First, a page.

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Oh dear God, here it comes: Another delusional media cycle in which we’ll be tortured by “thoughtful” analytic pieces about how the GOP is going to learn from its mistakes, part a zillion. Spare me.
Politico has an interesting read today about how Republican donors are frightened by their crazy congressional dependents, who almost blew up the world economy, and are looking for ways to rein them in. That would be nice, except it only quotes three big donors on the record, and one of them weighs in to say he’s 100 percent behind the party. AP and the Washington Post report that the GOP “establishment” wants to take back the party from Tea Party crazies. Except AP quotes Iowa Gov. Terry Branstead as an “establishment” figure who sees Rep. Paul Ryan as a reasonable emerging leader.
Yes, that’s the Paul Ryan who tried to remove the contraception mandate from the Affordable Care Act, as part of the shutdown/default hostage negotiations, and who voted against the final congressional compromise – which means he voted for default.
Next we’ll learn Reince Priebus is doing an autopsy of his autopsy. Yes, Priebus is trying to sound reasonable now too, even though he cast his lot behind Tailgunner Ted Cruz, the man who was ready to destroy the country in order to save it. Priebus said he “would stand behind Ted Cruz any day.” Clearly donors who disagree shouldn’t be funding the Republican National Committee. But Politico didn’t find one donor who would say on the record that he or she was going to punish Priebus and Co.
Even worse, Politico reports that hedge fund billionaire Paul Singer is one of the upset donors – but Singer doesn’t have a problem with the Tea Party “per se.” In fact, Singer is a big supporter of the Club for Growth, which helped drive this train; the group just announced it will support a primary challenge to ultra-right Mississippi Sen. Thad Cochran after he voted for the default-avoidance deal.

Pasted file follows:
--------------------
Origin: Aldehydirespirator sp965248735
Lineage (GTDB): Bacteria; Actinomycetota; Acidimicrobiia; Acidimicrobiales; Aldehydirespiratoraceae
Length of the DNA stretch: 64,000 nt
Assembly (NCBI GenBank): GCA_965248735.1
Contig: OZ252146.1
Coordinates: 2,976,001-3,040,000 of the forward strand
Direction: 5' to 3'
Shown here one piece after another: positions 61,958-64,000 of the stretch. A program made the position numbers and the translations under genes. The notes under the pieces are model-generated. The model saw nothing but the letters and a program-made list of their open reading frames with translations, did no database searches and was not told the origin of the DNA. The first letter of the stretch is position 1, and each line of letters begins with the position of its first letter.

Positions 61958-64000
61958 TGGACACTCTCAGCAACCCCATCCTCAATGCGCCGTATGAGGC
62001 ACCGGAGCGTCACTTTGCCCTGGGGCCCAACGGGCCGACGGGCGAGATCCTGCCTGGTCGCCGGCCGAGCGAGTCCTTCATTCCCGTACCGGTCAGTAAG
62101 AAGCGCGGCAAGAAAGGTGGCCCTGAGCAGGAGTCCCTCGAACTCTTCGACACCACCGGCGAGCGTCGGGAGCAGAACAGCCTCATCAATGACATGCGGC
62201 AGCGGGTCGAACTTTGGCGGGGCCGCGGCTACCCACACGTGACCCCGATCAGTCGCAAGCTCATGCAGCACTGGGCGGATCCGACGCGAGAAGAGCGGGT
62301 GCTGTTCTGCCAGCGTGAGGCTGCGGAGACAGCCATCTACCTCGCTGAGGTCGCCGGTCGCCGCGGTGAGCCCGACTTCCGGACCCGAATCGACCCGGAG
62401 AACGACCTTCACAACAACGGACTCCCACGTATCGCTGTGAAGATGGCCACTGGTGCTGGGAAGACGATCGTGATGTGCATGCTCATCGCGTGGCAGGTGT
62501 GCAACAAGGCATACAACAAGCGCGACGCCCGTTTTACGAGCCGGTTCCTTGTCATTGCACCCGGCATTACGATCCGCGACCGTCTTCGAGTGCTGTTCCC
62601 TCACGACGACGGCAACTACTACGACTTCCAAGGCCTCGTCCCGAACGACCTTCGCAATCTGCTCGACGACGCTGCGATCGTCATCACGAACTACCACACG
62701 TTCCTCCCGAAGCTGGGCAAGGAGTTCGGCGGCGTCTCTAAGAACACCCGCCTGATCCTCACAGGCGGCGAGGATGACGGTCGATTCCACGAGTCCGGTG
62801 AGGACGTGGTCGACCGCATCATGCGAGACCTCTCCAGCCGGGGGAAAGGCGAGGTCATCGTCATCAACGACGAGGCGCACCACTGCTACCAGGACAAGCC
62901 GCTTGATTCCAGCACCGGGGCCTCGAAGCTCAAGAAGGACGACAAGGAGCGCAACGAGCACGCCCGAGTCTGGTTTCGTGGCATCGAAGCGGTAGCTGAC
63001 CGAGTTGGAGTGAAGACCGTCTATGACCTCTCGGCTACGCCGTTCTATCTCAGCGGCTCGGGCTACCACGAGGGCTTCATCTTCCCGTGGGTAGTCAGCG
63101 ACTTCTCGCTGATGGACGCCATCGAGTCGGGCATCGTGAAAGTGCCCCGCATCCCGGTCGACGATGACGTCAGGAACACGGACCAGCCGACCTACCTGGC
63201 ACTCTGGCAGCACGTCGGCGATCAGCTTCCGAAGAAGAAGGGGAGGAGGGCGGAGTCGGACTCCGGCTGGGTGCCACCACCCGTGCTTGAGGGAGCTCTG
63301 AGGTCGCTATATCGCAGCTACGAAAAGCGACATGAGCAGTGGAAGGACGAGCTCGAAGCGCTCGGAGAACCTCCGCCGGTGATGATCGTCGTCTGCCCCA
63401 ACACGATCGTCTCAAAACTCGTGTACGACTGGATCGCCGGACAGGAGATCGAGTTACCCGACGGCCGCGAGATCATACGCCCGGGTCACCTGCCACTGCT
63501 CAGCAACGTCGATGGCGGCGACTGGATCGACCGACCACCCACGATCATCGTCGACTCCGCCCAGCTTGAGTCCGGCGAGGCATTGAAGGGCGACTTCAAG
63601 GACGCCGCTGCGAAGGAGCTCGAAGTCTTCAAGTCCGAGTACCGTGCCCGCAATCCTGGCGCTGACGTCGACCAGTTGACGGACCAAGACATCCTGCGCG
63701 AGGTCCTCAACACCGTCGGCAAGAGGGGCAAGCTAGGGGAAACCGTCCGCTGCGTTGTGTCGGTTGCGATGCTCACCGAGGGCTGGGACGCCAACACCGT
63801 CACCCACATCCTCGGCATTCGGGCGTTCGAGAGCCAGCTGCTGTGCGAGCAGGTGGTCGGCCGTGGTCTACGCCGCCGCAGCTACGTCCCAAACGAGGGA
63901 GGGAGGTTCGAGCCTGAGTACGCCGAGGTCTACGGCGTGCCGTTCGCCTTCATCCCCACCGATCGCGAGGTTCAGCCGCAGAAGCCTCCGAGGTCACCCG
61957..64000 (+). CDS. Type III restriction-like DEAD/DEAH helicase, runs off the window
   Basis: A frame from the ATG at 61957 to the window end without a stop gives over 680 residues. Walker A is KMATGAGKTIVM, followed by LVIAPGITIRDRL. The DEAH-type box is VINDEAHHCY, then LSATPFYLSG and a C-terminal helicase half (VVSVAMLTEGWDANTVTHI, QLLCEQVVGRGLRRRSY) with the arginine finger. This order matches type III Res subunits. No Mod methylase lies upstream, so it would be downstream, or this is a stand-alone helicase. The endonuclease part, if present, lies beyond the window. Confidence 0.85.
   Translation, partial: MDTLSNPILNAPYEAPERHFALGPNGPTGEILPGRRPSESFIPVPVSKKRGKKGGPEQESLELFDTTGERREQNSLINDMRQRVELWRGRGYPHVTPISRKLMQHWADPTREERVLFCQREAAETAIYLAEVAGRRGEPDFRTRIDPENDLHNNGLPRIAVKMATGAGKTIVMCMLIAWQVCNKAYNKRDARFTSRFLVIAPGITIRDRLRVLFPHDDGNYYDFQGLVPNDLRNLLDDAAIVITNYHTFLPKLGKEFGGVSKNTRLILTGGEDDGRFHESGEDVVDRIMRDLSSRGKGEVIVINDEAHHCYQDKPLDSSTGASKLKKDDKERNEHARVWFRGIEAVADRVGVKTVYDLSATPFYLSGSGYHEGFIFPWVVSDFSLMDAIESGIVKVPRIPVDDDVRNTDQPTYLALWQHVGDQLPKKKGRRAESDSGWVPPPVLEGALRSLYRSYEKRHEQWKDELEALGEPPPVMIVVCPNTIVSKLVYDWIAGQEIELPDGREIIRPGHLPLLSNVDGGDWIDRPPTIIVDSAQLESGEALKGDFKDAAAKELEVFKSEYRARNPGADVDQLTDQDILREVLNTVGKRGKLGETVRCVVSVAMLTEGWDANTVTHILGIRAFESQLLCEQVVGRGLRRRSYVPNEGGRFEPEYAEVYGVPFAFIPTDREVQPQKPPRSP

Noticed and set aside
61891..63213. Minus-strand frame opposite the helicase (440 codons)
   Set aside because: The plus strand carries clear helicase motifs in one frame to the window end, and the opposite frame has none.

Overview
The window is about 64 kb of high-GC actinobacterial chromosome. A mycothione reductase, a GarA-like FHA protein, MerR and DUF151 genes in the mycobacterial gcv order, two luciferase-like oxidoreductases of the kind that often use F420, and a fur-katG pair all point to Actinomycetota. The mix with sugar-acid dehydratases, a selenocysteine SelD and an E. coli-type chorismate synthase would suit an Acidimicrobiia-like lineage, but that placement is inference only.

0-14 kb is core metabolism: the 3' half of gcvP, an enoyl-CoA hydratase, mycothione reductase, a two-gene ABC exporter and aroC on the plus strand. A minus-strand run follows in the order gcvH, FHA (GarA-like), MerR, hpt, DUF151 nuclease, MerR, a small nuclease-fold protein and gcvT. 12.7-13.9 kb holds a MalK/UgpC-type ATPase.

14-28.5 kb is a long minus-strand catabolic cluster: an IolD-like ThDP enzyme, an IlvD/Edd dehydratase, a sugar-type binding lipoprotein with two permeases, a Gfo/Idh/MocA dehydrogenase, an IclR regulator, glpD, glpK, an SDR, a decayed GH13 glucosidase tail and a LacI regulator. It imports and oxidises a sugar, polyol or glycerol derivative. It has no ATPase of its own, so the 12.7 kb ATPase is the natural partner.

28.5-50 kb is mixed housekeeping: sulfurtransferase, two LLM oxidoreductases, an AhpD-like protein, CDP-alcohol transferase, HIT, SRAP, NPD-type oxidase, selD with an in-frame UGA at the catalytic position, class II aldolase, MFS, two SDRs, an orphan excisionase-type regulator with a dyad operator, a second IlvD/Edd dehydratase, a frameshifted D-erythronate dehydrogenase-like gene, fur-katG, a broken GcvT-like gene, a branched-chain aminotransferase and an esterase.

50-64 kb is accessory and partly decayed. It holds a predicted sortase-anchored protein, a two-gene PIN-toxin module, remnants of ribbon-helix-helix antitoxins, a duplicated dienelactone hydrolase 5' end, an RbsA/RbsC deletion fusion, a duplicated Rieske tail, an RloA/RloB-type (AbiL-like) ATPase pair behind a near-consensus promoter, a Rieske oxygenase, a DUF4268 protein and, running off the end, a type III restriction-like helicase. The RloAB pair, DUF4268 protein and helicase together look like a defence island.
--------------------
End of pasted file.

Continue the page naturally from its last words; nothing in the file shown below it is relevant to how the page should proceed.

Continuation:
It should be clear: The only thing that stops a bad guy with a gun to the head of the global economy is a good guy who makes it unthinkable for the bad guy to use the gun, and that requires Democrats to stay as tough as they’ve been in this fight.
And probably get even tougher. I’m wishing for a Democratic Karl Rove who’ll run ads in the home districts of all 144 Republicans who voted against Wednesday’s deal, to make clear that their representative voted to default. Oh, sure, the pearl-clutchers at Politifact might not like it, but that’s what they did. There was no time to negotiate an alternative bill; the Treasury ran out of money the next day. A vote against the bill was a vote in favor of defaulting. Democrats need to hammer that home.
Short of that, I’m pleased that Senate Majority Leader Harry Reid, who deserves enormous credit for stiffening his party’s spine this time around, is insisting there will be no “entitlement” cuts just to replace the sequester slashing. I also enjoyed Reid flat-out declaring to the Huffington Post that Sen. David Vitter, prostitute patron turned slasher of congressional employee benefits, “is not playing with a full deck.” Reid pointed to his head and said, “Something is wrong there.”
Something is very much wrong there, and throughout the Republican Party.
Over in the Senate, most of the 19 men who voted against the bill – and they were all men, the Senate’s 20 women all voted to save the global economy – come from reliably red states and probably won’t face much backlash for their destructive vote. But there are a few exceptions. Florida Sen. Marco Rubio is known to want to run for president in 2016. That’s good, because he’s up for reelection to the Senate that same year, and given his shameful vote to pauperize Florida’s senior citizens with a default that would have stopped their Social Security checks, he should face defeat.
Likewise, in the purple state of Wisconsin, Sen. Ron Johnson tried to have it both ways during the October stalemate. Sure, he’d criticize his colleague Cruz once in a while. But Johnson emerged as a leading Default Truther, insisting that hitting the deadline would have merely been a “cash management” problem well within the power of Treasury Secretary Jack Lew to handle. Ultimately, Johnson too voted for default. Wisconsin can do better, and especially with Johnson, like Rubio, running in a presidential election year, it ought to be able to send Johnson home to manage his own cash, not ours. (Pennsylvania’s Pat Toomey, up the same year, should be on the same train.)
Even Ted Cruz ought to worry. He’s probably running for president, but if he doesn’t, or if he runs and loses (as he surely would), by 2018 his Texas Senate seat shouldn’t even be safe anymore. Democrats should play their hand well enough to turn Texas blue again.
They need to make clear: The 144 House members and 19 senators are the Default Caucus, and they can’t be trusted to do the right thing for the country. We already know this: “Responsible” Republicans can’t be trusted to do the right thing and stop their colleagues. We’ve already seen how well that worked in 2012.
Joan Walsh is Salon's editor at large and the author of "What's the Matter With White People: Finding Our Way in the Next America."